These 20 vessels are being built at two shipyards in the United States, which qualifies them for coastwise trade in the U.S. Gulf of Mexico (“GoM”) under the Jones Act; however, the Company expects them to service the anticipated increase in deepwater and ultra-deepwater drilling activity in all three of the Company’s core geographic markets of the GoM, Brazil and Mexico. The HOSMAX class DP-2 vessel designs contemplated by this newbuild program feature three different size vessels (300, 310 and 320 feet in length) each with cargo-carrying capacities ranging from 5,650 to 6,200 deadweight tons and more than 20,000 barrels of liquid mud. The Company considers the option vessel pricing to compare favorably with all other recently announced newbuild programs for vessels of similar size and specifications.
In connection with exercising the first four shipyard options under this high-spec OSV newbuild program, the Company was able to extend the exercise dates for its 44 remaining options by approximately 60 days each without changing the favorable pricing and original delivery dates. Accordingly, the Company’s decision with respect to the exercise of the next option at each of the two shipyards is now not due until February 1, 2013 and February 19, 2013, respectively. These exercise date extensions afford the Company more time to assess market conditions before determining whether and to what extent to exercise additional options. In addition to the 20 newbuild vessels already committed that are scheduled to be placed in service on various dates between the second quarter of 2013 and the first quarter of 2015, the delivery dates for the remaining 44 vessels, if such options are exercised, will be approximately 24 to 26 months following the date of each respective option exercise, with the last potential newbuild vessel under this program (the 48th optional and 64th overall) to be delivered in January 2018. The Company currently intends to exercise all of its remaining 44 options to build additional HOSMAX class vessels should future market conditions, the pace of permitting in the GoM and its company-wide fleet complement continue to warrant their construction, providing the Company a very attractive, strategic five-year organic growth opportunity.
The Company expects the aggregate cost of the first 20 vessels committed under this potential 64-vessel construction program, including the four option vessels announced today, to be approximately $900 million, excluding construction period interest. At June 30, 2012, the Company had a cash balance of approximately $392 million and added net cash proceeds of approximately $266 million to the balance sheet from its 1.500% convertible notes offering, which closed on August 13, 2012. Together with cash on-hand and available capacity under its currently undrawn $300 million revolving credit facility, and based on the key assumptions outlined in the Company’s August 3, 2012 earnings release, the Company expects to generate sufficient cash flow from operations to cover all of its growth capital expenditures for the first 20 HOSMAX vessels under construction, all of the capital costs related to its new six-vessel 200 class OSV retrofit program discussed below, the planned retirement of its 1.625% convertible notes in November 2013, and all of its annually recurring cash debt service, maintenance capital expenditures and cash income taxes for the remainder of fiscal 2012 and for the full duration of the currently committed 20-vessel HOSMAX newbuild program.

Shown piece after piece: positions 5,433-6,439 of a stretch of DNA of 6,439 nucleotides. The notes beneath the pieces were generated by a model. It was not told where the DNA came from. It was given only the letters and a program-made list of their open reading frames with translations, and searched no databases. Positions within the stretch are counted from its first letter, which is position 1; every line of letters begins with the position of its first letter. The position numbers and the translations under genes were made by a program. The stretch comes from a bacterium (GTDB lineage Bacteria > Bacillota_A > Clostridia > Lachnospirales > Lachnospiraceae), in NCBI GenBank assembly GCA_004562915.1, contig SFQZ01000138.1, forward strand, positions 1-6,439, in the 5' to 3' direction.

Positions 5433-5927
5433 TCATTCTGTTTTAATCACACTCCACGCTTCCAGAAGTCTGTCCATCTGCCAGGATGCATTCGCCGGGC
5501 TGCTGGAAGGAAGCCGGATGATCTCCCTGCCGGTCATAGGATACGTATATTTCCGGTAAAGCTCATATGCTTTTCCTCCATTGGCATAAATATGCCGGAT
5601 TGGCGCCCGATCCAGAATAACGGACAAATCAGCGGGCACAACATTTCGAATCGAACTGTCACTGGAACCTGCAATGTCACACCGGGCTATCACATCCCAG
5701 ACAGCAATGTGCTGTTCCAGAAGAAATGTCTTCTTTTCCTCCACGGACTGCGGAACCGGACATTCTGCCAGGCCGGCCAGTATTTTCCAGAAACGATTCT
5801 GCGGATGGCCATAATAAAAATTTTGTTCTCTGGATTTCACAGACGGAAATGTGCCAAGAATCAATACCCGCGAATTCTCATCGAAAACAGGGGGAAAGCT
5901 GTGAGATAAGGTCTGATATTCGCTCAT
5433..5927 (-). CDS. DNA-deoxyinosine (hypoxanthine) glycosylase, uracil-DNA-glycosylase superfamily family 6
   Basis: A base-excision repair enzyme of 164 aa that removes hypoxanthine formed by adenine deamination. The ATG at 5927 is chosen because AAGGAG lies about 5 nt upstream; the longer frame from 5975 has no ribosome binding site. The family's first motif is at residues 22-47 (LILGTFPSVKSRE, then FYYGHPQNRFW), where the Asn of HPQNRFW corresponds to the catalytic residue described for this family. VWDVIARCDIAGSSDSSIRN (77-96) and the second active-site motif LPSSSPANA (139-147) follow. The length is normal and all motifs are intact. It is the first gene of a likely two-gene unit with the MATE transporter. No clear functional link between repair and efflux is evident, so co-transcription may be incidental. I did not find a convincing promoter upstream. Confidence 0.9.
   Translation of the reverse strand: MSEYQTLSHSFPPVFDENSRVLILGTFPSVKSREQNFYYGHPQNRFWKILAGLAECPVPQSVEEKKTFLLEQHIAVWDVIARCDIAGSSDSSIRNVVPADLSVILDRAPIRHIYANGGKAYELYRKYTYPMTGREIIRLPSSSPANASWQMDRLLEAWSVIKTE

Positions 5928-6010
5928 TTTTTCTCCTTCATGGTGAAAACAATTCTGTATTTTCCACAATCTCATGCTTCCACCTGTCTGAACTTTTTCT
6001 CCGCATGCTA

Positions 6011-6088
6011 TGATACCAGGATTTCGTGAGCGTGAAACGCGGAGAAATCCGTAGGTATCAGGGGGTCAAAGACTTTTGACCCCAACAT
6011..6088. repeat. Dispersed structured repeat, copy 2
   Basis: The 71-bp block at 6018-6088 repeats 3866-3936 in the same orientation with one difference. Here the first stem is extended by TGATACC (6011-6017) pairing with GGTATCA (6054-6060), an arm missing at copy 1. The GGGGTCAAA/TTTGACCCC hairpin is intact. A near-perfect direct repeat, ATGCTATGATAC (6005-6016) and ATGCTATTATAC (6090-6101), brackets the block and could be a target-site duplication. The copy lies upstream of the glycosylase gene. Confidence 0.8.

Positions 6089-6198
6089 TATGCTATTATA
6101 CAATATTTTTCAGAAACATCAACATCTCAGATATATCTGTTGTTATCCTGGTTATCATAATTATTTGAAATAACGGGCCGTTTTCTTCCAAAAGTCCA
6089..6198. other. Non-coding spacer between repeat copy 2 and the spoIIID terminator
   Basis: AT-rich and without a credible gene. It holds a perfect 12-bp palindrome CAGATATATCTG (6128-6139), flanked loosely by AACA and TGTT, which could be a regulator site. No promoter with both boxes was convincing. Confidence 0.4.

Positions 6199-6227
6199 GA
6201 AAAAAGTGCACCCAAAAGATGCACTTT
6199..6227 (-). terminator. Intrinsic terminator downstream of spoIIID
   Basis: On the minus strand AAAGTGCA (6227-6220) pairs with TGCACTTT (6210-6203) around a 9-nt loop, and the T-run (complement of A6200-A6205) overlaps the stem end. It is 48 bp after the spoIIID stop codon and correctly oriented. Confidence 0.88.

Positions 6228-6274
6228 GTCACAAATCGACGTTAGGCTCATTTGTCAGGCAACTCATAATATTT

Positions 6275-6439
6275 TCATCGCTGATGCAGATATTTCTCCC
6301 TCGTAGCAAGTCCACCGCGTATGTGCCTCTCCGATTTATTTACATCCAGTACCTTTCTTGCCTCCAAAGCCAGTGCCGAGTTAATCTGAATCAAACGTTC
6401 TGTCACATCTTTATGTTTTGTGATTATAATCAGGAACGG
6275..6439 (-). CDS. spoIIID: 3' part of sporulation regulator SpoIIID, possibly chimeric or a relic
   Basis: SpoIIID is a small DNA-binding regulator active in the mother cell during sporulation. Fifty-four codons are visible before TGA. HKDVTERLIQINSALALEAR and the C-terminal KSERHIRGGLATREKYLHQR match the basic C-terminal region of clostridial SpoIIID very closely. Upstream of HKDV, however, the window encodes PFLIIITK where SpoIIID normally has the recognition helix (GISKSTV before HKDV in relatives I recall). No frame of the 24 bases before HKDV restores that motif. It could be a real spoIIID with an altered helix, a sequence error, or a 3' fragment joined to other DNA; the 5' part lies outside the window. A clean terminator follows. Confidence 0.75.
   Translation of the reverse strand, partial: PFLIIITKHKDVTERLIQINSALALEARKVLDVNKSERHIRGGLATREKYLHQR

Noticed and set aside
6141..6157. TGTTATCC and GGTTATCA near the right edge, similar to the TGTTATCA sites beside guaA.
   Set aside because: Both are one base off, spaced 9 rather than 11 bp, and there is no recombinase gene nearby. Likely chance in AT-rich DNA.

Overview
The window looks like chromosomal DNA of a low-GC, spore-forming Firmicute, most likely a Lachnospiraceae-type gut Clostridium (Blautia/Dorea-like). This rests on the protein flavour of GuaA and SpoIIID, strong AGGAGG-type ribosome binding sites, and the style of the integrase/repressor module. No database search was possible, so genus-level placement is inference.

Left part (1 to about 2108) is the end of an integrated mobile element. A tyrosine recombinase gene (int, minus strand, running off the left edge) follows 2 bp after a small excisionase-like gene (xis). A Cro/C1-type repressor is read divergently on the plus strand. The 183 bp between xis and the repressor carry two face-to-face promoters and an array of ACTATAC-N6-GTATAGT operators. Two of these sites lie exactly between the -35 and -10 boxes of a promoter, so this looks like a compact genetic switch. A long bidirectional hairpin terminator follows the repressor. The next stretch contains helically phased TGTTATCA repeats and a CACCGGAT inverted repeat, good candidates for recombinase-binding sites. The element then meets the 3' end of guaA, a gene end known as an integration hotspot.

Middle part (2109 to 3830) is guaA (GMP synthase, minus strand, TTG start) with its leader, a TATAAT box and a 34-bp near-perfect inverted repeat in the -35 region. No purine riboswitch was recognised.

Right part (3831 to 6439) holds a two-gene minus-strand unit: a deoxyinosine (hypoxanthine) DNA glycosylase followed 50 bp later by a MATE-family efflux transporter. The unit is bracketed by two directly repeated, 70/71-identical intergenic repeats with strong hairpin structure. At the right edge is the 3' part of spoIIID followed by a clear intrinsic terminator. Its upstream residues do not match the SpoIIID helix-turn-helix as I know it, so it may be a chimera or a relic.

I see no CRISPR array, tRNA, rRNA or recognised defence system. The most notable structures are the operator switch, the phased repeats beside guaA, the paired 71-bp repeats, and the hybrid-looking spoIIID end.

In summary, the Company’s fifth OSV newbuild program now consists of vessel construction contracts with two domestic shipyards to build four HOSMAX 300 class OSVs, six HOSMAX 310 class OSVs (up two from the previously announced four), and ten HOSMAX 320 class OSVs (up two from the previously announced eight).
Based on the above schedule of projected vessel in-service dates, the Company expects to own and operate 51, 56, 69 and 71 new generation OSVs as of December 31, 2012, 2013, 2014 and 2015, respectively. These vessel additions result in a projected average new generation OSV fleet complement of 51.0, 52.2, 63.0 and 70.9 vessels for the fiscal years 2012, 2013, 2014 and 2015, respectively. The aggregate cost of the Company’s fifth OSV newbuild program, excluding construction period interest, is expected as noted above to be approximately $900.0 million, of which $242.2 million, $429.8 million, $178.5 million and $6.9 million is expected to be incurred in 2012, 2013, 2014 and 2015, respectively. From the inception of this program through June 30, 2012, the Company had incurred $120.4 million, or 13.4%, of total expected project costs, including $41.0 million that was spent during the second quarter of 2012.